Waterfront flats were purchased by oversea investors involved in money laundering in some cases. This loop hole of distorting facts is now closed. Little chance of the apartments being sold (but vacant). What I would also add is Salthouse Harbour hotel needs to worry about the apartments being used for airbnb alternatives to hotels. Some have already popped up and the occupiers renting the properties don’t have permission to do so hence the photos not being geographically specific.

    Affordable subsidised housing? Not a chance. It could be “affordable” as they say but out of reach of typical hard-working folk from Ipswich. Likely rent-to-buy or deposit schemes to shift them. They should really be social housing. The public purse won’t see a return on investment… the Tories must show the commercial private sector as doing well even at government public sector loss… not surprisingly they have announced they expect to make a loss from the bank bail out. If you cannot get a good enough return, why not keep ownership of the banks and get dividends that way?! They see it as a weak and failed economy.

    #3674 Score: 0
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    from Government website…

    What is the Home Building Fund?

    The Home Building Fund is a flexible source of funding administered by the Homes and Communities Agency (HCA) on behalf of government.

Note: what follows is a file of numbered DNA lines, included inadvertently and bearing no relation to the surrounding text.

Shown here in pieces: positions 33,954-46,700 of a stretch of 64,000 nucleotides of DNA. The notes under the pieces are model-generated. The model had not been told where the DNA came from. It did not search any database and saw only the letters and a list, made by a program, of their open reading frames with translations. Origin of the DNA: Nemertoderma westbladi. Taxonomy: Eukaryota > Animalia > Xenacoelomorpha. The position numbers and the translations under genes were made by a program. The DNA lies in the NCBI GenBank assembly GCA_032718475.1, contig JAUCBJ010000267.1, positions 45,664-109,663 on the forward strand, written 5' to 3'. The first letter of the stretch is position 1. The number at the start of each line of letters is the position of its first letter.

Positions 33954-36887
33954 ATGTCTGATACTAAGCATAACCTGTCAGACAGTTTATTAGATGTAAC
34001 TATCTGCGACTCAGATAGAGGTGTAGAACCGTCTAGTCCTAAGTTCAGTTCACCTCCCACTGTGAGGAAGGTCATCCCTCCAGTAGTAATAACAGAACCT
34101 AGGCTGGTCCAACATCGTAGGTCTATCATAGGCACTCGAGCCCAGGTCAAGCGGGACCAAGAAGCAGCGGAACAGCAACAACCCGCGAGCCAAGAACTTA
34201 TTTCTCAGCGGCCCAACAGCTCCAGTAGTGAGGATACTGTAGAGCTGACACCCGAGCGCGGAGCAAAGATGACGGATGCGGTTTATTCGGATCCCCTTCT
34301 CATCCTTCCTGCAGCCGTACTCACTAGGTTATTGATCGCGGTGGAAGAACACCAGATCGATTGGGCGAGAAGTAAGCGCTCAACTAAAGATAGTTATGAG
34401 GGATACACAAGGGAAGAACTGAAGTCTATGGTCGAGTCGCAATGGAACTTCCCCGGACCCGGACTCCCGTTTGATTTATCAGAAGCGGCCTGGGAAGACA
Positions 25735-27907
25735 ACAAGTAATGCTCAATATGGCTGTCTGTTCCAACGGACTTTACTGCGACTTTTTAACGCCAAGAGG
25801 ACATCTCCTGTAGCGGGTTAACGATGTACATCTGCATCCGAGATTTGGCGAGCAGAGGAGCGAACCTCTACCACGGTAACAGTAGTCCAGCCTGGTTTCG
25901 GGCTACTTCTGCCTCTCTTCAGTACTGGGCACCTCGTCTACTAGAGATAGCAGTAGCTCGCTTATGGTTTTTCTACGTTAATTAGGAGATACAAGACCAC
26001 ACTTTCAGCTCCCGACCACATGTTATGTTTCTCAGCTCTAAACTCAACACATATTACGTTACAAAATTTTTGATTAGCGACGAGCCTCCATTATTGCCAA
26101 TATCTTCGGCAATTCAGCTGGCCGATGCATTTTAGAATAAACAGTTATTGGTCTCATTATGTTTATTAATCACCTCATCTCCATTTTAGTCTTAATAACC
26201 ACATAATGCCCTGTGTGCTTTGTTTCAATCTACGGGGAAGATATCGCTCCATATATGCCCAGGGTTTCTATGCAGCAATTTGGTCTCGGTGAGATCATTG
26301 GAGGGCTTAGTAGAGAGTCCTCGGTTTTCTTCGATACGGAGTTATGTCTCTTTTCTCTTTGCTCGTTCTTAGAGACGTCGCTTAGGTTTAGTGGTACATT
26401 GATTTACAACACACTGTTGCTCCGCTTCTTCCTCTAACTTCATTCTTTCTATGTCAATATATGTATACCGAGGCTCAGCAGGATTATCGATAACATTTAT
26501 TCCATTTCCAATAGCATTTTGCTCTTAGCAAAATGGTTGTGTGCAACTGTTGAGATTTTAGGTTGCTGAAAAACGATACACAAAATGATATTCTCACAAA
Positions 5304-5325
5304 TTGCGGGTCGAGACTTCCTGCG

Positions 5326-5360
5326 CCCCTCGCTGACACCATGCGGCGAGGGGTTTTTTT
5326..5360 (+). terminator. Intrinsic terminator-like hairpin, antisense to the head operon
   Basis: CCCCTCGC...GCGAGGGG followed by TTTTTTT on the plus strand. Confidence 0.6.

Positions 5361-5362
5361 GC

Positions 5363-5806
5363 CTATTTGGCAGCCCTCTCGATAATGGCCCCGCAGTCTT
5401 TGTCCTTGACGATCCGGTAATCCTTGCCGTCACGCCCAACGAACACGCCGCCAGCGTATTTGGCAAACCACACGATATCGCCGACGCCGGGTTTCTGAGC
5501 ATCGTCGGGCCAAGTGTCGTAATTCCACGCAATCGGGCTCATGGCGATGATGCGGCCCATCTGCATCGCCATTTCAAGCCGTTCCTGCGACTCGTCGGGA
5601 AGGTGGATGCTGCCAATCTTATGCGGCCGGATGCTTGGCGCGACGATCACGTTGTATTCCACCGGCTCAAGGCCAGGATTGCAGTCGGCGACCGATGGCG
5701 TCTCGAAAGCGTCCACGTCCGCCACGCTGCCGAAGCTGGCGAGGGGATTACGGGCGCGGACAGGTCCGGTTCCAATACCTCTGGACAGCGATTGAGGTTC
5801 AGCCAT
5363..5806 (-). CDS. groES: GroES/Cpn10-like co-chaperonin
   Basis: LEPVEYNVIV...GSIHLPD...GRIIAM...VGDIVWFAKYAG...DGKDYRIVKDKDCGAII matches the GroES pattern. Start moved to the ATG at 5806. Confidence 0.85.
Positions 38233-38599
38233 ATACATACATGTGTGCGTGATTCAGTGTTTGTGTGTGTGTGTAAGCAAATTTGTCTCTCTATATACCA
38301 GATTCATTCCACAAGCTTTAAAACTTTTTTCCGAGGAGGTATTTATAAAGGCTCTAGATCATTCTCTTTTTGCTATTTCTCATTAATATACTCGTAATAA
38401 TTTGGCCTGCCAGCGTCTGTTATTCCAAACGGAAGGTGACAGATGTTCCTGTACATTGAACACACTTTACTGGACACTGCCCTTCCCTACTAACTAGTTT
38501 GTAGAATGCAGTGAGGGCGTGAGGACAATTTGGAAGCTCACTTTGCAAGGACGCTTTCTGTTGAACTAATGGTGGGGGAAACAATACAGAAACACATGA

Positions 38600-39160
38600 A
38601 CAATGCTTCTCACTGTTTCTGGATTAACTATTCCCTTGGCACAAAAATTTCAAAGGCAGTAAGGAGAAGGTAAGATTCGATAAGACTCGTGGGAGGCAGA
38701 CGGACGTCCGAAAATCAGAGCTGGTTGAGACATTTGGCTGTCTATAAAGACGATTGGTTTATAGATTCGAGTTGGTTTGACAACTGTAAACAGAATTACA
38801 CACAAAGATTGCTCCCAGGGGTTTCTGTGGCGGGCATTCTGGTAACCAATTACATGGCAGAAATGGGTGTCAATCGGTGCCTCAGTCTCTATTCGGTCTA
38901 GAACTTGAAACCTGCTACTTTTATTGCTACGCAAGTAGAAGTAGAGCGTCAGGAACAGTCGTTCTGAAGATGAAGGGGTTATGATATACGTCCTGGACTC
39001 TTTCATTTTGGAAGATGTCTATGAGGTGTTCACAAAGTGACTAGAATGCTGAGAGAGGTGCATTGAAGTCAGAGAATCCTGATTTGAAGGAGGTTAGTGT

The Fund provides:

    development finance – loan funding to meet the development costs of building homes for sale or rent
    infrastructure finance – loan funding for site preparation and the infrastructure needed to enable housing to progress and to prepare land for development

    Loans can be tailored to your individual circumstances.

    We want to encourage innovation, both in the kind of homes that are built and the way they are delivered. Financing is available to support these projects which could include community led housing projects, serviced plots for custom and self-builders, off-site manufacturing, new entrants to the market and groups of small firms working in consortia to deliver larger sites.

    A range of non-financial support is also available for larger infrastructure schemes to help resolve barriers to schemes progressing more quickly.

    How does the Home Building Fund work?
    Our flexible approach to structuring loans enables us to provide finance on both a short and long term basis.

    All our lending requires appropriate security and loans are typically secured against property assets.

    The key features of the Fund are: